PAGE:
5 of the Best Card Games from Around the World

There’s nothing like a good old card game to break the ice if you happen to be on your travels, or meeting a new group of people. But what about card games that are played in specific countries or regions around the world? We thought we’d take a look at their favorite card games, played with standard 52-card decks. Are you ready to go on a world tour? Let’s dive right in:

  1. Tač (Bosnia and Herzegovina)

This one represents a great place to start because it’s easy enough for individuals of any age to play. Tač is played with a standard 52-card deck of playing cards, and can be played with two to four players.

If two players are playing, they get 26 cards each. With three players, 17 cards each, with one Ace placed in the center of the table. If four players are playing, everyone gets 13 cards. The game commences with the first player takes the top card from their closed pile and flips it over.

If this card happens to be an Ace, they put it in the central pile to form its base. Should there be three players playing, then the first player’s card needs to be a two to do this, and that’s because there’s already an Ace at the bottom of the central pile.

Cards in the central pile are placed by the players in ascending order, so Ace, two, three, four, and so on all the way up until King. Should a player not be able to continue the sequence with a card from their closed pile, they put it in their open pile instead.

The next thing that happens is the next player to play attempts to put the previous player’s open pile card onto the central pile. If that move isn’t possible, they put it on their own open pile. Should an opportunity to get rid of a card be missed be missed by a player, other players can call it by yelling: “Tač!”, resulting in that player having to take a card from each of the other players.

The first player to get rid of all their cards is the winner.

  1. Durak (Russia)

Durak, or “fool” in English, is played with a standard 52-card deck. Between two and six people can play. The two and five cards of each suit are usually removed from the deck. The aim of the game is to be the first player to get rid of all their cards after the whole deck has been gone through.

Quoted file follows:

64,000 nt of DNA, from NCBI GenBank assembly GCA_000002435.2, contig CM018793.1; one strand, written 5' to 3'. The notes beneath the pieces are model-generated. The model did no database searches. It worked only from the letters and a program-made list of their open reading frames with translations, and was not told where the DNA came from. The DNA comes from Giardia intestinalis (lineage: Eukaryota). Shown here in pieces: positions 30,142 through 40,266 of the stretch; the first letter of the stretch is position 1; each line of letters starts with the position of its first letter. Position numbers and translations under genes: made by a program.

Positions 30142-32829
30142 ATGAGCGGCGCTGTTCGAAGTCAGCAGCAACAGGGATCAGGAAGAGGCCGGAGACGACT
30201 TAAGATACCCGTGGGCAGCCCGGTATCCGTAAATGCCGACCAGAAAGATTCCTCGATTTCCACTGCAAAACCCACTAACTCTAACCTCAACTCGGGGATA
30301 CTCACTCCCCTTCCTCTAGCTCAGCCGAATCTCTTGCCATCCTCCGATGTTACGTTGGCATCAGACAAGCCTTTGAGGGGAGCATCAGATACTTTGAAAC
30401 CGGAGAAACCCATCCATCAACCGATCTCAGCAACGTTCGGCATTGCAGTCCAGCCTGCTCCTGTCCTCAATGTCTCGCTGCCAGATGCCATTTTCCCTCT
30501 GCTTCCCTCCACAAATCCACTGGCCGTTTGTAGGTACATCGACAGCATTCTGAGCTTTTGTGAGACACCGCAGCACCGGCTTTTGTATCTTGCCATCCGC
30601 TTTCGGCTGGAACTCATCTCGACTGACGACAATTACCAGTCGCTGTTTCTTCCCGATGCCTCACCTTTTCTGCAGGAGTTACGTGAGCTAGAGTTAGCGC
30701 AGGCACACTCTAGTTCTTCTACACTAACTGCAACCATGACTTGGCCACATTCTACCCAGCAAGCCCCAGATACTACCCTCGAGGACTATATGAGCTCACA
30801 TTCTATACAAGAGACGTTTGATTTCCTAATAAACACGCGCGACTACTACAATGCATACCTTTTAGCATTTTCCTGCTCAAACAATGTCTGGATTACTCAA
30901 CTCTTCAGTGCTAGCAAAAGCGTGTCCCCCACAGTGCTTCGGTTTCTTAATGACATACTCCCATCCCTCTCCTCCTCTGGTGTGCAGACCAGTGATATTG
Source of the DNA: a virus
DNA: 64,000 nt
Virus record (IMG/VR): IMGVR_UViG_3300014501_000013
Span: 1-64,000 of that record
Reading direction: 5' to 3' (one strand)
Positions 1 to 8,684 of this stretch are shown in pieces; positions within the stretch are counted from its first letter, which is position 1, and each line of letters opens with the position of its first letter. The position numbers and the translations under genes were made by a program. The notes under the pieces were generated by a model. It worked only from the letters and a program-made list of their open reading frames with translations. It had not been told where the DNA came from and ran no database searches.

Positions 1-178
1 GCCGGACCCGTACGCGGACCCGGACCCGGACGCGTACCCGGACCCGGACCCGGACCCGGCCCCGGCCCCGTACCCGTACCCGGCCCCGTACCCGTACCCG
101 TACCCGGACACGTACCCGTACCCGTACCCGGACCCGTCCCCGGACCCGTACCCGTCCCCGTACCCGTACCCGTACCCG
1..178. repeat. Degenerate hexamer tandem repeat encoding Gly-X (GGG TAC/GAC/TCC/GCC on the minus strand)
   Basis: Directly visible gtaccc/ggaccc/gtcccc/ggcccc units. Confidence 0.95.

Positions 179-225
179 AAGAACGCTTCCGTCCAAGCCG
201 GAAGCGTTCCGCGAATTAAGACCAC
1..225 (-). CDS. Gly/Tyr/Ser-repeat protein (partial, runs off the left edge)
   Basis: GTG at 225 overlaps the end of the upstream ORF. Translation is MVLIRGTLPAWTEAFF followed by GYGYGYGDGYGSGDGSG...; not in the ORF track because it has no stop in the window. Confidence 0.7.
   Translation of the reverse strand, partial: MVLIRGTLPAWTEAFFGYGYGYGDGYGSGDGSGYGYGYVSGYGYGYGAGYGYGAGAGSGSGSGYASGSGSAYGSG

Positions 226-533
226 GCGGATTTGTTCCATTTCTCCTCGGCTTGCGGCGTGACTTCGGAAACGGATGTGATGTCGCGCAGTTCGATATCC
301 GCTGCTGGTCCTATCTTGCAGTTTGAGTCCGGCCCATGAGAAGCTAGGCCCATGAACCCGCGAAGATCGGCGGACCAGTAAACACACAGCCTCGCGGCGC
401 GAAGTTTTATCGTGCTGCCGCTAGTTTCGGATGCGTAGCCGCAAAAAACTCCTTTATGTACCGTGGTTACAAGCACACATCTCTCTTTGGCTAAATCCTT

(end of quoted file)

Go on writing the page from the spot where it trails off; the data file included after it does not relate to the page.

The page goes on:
Each player is dealt six cards, with one card turned up and placed at the bottom of the deck. The suit of this card is considered to be the “master” suit for a given round of the game. Playing around in a circle, one player will place a card down to “attack” the next player. The next player is then obliged to “beat” the previous player’s card by placing a card of a higher numbered card of the same suit, or any card of the master suit.

The defending player can retaliate by placing down a card of the same value, and if they do so, the net player to play now takes up the mantle of defending the cards. The attacks can continue, as long as whoever the attacker is  (or any of the other players) can keep placing down other cards of the same value as the ones that already appear on the board.

If the defending player can’t beat the attack, they must pick up all the cards on the board. Following each turn, players pick up cards so they have a minimum of six each in their hand. This goes on until the deck is run through. The game ends when one player gets rid of all their cards.

  1. Cuarenta (Ecuador)

Cuarenta, which translates to “forty” in English, is considered to be Ecuador’s national card game. It’s uncommon to find it being played outside of the country, but within it, it’s played in casual games and more formal tournaments almost everywhere.